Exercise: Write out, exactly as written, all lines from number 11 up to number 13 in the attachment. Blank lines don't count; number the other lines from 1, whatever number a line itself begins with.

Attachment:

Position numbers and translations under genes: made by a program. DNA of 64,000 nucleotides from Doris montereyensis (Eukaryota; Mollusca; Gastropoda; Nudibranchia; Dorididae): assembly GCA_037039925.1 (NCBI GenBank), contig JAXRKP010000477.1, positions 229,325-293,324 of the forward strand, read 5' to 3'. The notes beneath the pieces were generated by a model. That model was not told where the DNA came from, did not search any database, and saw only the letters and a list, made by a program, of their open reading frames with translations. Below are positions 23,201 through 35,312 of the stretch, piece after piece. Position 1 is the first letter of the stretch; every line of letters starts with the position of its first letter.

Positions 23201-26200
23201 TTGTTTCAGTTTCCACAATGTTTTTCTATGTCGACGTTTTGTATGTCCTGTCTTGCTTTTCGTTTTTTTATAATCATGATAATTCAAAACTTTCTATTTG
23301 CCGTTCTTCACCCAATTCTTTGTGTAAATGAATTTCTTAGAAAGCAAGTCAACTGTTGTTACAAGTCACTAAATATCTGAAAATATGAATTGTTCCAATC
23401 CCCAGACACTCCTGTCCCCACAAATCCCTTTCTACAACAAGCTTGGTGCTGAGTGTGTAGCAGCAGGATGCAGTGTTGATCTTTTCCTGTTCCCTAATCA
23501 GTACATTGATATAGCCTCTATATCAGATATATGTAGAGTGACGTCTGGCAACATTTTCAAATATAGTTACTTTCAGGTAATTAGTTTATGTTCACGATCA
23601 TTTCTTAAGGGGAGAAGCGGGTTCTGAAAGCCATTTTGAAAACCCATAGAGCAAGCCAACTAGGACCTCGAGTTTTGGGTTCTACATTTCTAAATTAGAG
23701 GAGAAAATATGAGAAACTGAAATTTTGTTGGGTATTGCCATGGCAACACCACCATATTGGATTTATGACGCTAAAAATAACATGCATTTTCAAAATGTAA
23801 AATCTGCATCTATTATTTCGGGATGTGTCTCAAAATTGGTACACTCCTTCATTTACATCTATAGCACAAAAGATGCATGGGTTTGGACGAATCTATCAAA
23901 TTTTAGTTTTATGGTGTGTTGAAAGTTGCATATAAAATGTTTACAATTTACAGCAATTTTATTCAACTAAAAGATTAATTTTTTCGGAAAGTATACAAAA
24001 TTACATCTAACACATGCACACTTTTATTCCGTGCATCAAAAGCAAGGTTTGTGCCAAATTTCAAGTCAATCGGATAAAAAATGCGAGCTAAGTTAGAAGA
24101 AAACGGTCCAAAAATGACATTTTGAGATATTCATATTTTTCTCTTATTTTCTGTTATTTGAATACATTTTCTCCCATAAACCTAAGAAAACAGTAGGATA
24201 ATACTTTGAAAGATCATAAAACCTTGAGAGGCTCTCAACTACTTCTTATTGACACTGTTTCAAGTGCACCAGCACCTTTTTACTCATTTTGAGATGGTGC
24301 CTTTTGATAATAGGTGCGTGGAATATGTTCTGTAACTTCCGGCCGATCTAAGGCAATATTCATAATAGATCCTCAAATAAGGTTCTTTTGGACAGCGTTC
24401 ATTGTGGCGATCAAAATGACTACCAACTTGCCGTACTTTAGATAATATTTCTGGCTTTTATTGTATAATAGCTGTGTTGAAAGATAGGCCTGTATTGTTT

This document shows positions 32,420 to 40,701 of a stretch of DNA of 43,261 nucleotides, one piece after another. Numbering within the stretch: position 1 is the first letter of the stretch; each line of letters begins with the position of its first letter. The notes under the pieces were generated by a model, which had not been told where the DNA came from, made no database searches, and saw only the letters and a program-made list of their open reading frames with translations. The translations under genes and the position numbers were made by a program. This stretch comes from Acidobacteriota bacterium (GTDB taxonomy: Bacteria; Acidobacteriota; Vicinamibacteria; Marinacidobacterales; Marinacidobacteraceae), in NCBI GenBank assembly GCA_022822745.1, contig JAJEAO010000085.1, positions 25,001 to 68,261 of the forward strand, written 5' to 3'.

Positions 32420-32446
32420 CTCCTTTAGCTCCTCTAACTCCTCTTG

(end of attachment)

24001 TTACATCTAACACATGCACACTTTTATTCCGTGCATCAAAAGCAAGGTTTGTGCCAAATTTCAAGTCAATCGGATAAAAAATGCGAGCTAAGTTAGAAGA
24101 AAACGGTCCAAAAATGACATTTTGAGATATTCATATTTTTCTCTTATTTTCTGTTATTTGAATACATTTTCTCCCATAAACCTAAGAAAACAGTAGGATA
24201 ATACTTTGAAAGATCATAAAACCTTGAGAGGCTCTCAACTACTTCTTATTGACACTGTTTCAAGTGCACCAGCACCTTTTTACTCATTTTGAGATGGTGC